His creed, and the whole gist of his argument, is expressed in a single sentence, "I am fully assured that God does not, and therefore that men ought not to, require any more of any man than this, to believe the Scripture to be God's word, and to endeavour to find the true sense of it, and to live according to it."
Hart in The Jewish Quarterly Review for July 1907, the gist of which is that Jesus commends the Pharisees for insisting that when a man has vowed a vow to God he should pay it even though his parents should suffer.
They sent a copy of their old creed to Babken, and it closely resembles the Adoptianist creed of Archelaus, the gist of which was that Jesus, until his thirtieth year, was a man mortal like other men; then, because he was righteous above all others, he was promoted to the honour and name of Son of God.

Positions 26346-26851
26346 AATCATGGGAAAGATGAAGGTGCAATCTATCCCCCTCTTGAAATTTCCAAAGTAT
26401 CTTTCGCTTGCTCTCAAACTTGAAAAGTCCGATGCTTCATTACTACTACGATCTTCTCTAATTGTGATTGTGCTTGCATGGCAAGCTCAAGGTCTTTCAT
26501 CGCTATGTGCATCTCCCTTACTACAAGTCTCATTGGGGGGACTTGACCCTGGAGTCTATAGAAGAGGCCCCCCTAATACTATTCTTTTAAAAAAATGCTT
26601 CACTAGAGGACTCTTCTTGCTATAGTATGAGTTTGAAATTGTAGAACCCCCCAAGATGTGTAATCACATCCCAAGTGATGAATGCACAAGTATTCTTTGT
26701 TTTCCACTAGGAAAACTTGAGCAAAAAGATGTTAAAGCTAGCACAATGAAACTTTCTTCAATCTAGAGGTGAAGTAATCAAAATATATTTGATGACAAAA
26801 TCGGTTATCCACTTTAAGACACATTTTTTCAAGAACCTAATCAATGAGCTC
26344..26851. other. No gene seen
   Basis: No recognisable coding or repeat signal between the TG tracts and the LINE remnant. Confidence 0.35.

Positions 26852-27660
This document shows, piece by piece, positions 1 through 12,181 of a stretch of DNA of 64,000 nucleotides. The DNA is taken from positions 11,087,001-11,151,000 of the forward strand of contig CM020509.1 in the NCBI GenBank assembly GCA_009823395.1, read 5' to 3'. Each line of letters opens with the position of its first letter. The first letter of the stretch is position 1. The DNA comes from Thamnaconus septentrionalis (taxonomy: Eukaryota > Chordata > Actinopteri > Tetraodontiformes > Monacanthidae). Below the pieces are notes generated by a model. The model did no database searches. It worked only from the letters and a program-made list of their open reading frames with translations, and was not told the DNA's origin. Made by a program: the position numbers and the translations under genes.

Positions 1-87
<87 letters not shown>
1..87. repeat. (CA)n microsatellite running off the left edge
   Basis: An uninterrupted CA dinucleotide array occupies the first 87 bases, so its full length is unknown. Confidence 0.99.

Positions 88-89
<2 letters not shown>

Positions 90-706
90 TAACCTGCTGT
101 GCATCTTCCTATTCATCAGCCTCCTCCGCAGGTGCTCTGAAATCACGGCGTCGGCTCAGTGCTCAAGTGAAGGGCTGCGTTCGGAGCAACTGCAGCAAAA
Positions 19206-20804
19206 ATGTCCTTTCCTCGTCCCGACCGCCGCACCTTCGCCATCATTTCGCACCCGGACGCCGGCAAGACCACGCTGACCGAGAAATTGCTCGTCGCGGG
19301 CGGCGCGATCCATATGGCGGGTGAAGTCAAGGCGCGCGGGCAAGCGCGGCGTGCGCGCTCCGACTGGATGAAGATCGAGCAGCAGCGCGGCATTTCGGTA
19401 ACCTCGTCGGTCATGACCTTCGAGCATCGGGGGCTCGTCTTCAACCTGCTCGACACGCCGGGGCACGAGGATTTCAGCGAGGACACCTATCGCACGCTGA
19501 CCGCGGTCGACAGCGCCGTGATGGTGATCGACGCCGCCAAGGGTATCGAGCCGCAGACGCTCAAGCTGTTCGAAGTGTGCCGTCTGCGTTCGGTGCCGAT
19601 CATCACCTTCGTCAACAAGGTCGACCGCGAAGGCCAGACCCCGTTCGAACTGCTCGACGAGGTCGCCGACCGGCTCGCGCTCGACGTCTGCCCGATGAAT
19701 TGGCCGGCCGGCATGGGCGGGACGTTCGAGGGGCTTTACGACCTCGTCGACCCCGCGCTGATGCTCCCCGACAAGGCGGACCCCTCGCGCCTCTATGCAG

This company in 1750 sent Christopher Gist down the Ohio river to explore the country as far as the mouth of the Scioto river; and four years later the erection of a fort was begun in its interest at the forks of the Ohio.
The gist of his system, which is known as "equiprobabilism," is that the more indulgent opinion may always be followed, whenever the authorities in its favour are as good, or nearly as good, as those on the other side.